Year 12 pupils from Framlingham College travelled to The International School of The Hague to take part in a diplomatic Model United Nations Conference this term.

During the visit, the Sixth Formers took part in three days of intense debate and discussion about a range of interesting and complex topics and issues such as AI, environmental concerns and tensions between Israel and Palestine.

The College were representing the United Arab Emirates and had to spend time with delegates from all over the world, representing all United Nations member states, negotiating, and discussing resolutions.

Thomas Sailsbury, Head of Philosophy and Politics, said: “The trip was a fantastic experience for all. The pupils all came away with a greater appreciation for the work of the UN in solving some of the world’s most pressing problems.”

Talking about the future of the MUN in schools, Wayne Rogers, Teacher of Psychology, said: “We are very excited to have recruited more pupils from Year 9 to Year 12 who are all eager to take part in MUN. This is a fantastic opportunity for pupils to build on confidence, improve analytical skills, practise improvisation, take an extensive look at real world problems and create peaceful resolutions.

“We will be looking at running an in-house conference after Christmas and attending further external conferences in the UK and overseas. We hope this club will continue to thrive and offer pupils opportunities they will remember and take forward outside Framlingham College.”

Q&A Pupil Voice

Sixth Former, Evie B, talks about her experience on the trip:

What do you think you have gained as result of taking part?

This opportunity has helped me to develop a diplomatic approach to controversial global issues, such as the Israeli-Palestinian conflict. It also helped me to improve my public speaking and reasoning skills through speeches and lobbying.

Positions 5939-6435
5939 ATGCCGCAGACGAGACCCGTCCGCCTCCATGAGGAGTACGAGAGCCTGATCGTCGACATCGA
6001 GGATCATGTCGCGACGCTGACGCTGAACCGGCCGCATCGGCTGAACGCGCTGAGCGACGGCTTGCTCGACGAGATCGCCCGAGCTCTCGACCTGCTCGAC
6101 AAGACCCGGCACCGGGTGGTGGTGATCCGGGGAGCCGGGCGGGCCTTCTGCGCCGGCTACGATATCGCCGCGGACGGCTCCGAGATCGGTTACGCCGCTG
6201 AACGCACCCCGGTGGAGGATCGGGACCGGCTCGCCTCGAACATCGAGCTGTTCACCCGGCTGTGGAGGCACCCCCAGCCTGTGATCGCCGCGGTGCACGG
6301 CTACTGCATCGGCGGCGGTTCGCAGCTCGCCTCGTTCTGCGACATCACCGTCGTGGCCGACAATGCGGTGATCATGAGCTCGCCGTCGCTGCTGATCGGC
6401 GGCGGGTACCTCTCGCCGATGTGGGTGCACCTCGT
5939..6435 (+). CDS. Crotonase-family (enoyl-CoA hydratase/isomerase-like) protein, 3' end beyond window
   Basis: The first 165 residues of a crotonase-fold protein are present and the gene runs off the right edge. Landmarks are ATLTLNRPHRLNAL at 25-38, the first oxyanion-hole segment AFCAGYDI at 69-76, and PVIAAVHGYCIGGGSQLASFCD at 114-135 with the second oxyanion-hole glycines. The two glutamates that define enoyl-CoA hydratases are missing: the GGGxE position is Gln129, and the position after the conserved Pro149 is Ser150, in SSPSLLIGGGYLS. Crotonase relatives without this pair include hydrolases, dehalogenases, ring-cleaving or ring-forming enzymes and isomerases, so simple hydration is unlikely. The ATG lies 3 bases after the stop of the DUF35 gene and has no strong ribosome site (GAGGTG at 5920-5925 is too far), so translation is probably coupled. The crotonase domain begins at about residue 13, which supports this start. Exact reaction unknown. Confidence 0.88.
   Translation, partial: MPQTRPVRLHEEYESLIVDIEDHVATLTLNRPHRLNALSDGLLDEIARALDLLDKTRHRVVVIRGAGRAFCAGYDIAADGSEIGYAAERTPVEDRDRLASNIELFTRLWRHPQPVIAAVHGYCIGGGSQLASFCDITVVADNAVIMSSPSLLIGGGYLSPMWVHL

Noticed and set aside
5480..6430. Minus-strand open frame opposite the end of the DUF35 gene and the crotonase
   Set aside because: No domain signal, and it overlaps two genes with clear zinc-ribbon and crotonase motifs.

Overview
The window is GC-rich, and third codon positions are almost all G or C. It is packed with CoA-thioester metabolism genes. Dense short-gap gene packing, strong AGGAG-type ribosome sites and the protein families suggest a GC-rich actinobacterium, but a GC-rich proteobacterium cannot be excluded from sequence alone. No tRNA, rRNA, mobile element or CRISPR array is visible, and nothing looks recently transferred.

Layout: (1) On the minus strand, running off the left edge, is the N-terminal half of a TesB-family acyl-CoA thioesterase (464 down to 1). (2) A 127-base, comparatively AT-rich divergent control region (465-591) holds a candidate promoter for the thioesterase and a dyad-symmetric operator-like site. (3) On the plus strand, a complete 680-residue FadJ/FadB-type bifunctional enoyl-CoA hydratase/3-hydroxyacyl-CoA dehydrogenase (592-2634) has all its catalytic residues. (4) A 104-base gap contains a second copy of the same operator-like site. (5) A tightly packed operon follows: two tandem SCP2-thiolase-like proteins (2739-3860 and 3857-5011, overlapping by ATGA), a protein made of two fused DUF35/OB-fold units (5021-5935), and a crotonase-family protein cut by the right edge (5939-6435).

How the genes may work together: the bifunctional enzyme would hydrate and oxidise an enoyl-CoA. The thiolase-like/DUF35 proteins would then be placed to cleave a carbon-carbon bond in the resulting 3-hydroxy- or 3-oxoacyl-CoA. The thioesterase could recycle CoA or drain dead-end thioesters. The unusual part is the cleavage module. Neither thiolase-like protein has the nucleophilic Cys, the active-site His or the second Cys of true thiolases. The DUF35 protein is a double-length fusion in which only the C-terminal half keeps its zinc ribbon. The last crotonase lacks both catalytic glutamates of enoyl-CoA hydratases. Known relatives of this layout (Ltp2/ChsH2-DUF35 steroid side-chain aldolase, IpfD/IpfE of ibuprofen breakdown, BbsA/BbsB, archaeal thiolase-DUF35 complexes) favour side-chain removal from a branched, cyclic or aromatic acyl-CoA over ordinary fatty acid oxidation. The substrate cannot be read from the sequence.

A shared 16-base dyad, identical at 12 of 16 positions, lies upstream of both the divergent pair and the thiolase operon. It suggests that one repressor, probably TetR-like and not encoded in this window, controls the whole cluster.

What part did you find most challenging?

The hardest part of MUN for me was the research and preparation for it, being able to fully understand your topics in a high level of detail and depth to debate and write a speech and policy statement. Furthermore, as it was everyone’s first MUN conference, we didn’t have the experience to know exactly what was expected of us as delegates, so we had to adapt quickly to the rules and procedures when taking part in the conference.

How has being involved in the MUN helped you?

This has given me the opportunity to develop a range of key skills such as communication, diplomacy, public speaking, leadership and teamwork all in a fun friendly environment.

What did you learn that you didn’t know before?

I learnt more about how the UN works including the processes it follows in order to pass a resolution. I also learnt how to properly write a speech, policy statement and how to effectively lobby with other delegates.

How important is understanding of international affairs and politics?

I think that the understanding of international affairs and politics is indispensable today. It widens your perspective and understanding of significant events that impact so many lives across the world. This is especially important now more than ever, as we are living through unprecedented political and economic events on a national and global scale.

What advice would you have for anyone thinking about taking part?

My advice would be to get involved and take every opportunity in terms of MUN. It is a valuable and fun experience that allows you to meet a wide range of people.

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